Chronic Illness in College

This weekend I was in Southwest Virginia in a town called Blacksburg, Virginia where I spent four wonderful years going to college at Virginia Tech before graduating in 2015. I have family who currently lives in Blacksburg, family who grew up in Blacksburg and family who also previously attended and some who currently attend Virginia Tech.

Basically, Blacksburg is my second home.

Virginia Tech football

While I was there I experienced overwhelming nostalgia for my college years – having little responsibilities, living down the street from all of my closest friends, waking up & going to bed whenever I wanted, etc. However, my time in college was different from my peers in one particular way: I went through college dealing with chronic illness.

I had to adapt in certain ways my peers did not have to. Some nights I didn’t feel well enough to go out, sometimes my migraines sent me home early from football games, I usually had to skip out on hikes or long outdoor activities, sometimes I fell asleep in class even when I tried my hardest to stay awake (thanks, narcolepsy) and so many other situations during which I had to adapt to or avoid because of my chronic illness.

But the key word here is adapt.

I want to share some of my tips & tricks for adapting to college life when you have a chronic illness. I hope these can in some way help students who are preparing for college or who are currently in college who need someone to just understand for once.

For Classes

  • Speak with your professors at the start of the semester/year.
    • It’s important for them to know that sometimes things come up unexpectedly (like the surprise migraine) and if you speak with professors early on, you can work together on a plan for if that occasion arises. Your professors want you to succeed!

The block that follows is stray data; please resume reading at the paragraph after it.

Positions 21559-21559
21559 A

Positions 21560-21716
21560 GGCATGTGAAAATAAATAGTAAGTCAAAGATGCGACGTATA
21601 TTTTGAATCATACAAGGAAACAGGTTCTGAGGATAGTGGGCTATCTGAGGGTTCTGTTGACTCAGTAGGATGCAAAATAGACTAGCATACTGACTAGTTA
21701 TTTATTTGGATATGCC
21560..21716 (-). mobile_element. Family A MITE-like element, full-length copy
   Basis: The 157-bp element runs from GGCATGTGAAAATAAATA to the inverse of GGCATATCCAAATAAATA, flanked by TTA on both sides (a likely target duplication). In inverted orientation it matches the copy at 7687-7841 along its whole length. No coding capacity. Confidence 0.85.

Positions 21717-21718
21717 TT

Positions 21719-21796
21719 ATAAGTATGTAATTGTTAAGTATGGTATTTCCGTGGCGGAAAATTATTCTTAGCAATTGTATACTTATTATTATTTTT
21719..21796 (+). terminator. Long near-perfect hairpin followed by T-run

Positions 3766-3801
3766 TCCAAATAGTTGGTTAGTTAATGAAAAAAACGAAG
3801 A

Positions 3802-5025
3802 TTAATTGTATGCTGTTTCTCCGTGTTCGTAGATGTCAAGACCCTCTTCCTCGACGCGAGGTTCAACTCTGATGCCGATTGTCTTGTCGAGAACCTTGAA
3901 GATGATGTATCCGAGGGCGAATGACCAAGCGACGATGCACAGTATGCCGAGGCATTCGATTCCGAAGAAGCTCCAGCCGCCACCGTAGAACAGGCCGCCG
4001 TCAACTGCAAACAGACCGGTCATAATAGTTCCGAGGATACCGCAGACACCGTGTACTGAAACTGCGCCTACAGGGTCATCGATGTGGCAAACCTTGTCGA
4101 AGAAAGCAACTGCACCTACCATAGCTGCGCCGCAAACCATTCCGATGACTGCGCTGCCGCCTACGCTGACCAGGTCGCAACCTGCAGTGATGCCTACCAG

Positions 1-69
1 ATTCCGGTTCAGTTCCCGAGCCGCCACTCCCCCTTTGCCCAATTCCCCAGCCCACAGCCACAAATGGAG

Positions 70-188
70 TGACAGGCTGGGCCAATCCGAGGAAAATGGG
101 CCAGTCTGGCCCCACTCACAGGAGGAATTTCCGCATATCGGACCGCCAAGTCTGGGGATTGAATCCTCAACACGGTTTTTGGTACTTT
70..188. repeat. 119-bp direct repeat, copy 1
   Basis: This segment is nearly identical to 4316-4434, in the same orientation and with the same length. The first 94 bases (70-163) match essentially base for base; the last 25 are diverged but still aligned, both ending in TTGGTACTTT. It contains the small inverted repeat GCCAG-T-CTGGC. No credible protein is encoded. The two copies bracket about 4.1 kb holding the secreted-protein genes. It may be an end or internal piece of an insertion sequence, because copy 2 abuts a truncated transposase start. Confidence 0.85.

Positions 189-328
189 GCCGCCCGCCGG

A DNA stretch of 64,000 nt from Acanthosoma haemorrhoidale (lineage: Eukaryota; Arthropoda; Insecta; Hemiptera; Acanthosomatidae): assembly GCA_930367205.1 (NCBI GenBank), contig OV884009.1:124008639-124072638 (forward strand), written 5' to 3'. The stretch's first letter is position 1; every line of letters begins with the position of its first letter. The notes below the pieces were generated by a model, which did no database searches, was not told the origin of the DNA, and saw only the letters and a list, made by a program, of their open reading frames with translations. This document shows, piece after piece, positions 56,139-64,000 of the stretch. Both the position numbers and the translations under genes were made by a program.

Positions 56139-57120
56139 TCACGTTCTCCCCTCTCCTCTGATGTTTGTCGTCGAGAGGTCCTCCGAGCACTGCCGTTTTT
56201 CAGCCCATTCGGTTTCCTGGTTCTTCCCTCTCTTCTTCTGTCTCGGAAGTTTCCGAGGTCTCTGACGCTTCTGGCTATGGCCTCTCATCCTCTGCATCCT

• Sign up for classes, when you can, that have online lectures available.
    • If you can’t make it to the in-person lecture, maybe they have an online version you can watch so that you don’t fall behind
  • Schedule classes so that you have breaks in-between.
    • You may need time to rest in-between or extra time to get to class from class.
  • Don’t pull all-nighters.
    • They aren’t worth it!
    • Often times, when we deprive ourselves of sleep, it makes the pain so much worse and longer-lasting.
  • Schedule classes during times that are best for you
    • If you have narcolepsy like me, early morning classes are near impossible.

For Leisure & Student Life

  • Make migraine kits – one for at home, one to keep in your backpack
    • It’s always important to keep things like extra meds, water bottles, etc. in your backpack so that if your symptoms get worse while you are on campus, you are prepared.
    • Don’t underestimate the value of things like a sleeping mask & ear plugs (for if your roommates are having people over but all you want to do is sleep) or things like bedside meds (for when the pain is too bad and the thought of getting up to go across the room to find your meds is totally out of the question.)
  • Don’t try to over do it
    • If you know the long trek across campus will cause your symptoms to flare, catch a bus, call an uber, ask a friend to drop you off. It’s OK to need assistance.
    • If you know that drinking or socializing will push you over the edge because your pain is already creeping up on you, listen to your body! Don’t overdo it.
  • Keep some of your favorite movies & shows queued up on Netflix, always have snacks in the house & buy some comfy pillows & PJs
    • Some nights you will have to stay home when your friends are out. Make sure you have the necessities for a perfect movie night in or a successful self-care evening. This will distract you and also help you take care of yourself.
  • Plan a night in – your friends will understand that sometimes it’s too much for you to go out and if they’re your good friends, they will enjoy just spending time with you! Plan a game night, movie night, etc. for a Friday – the perfect activity after week of classes & studying.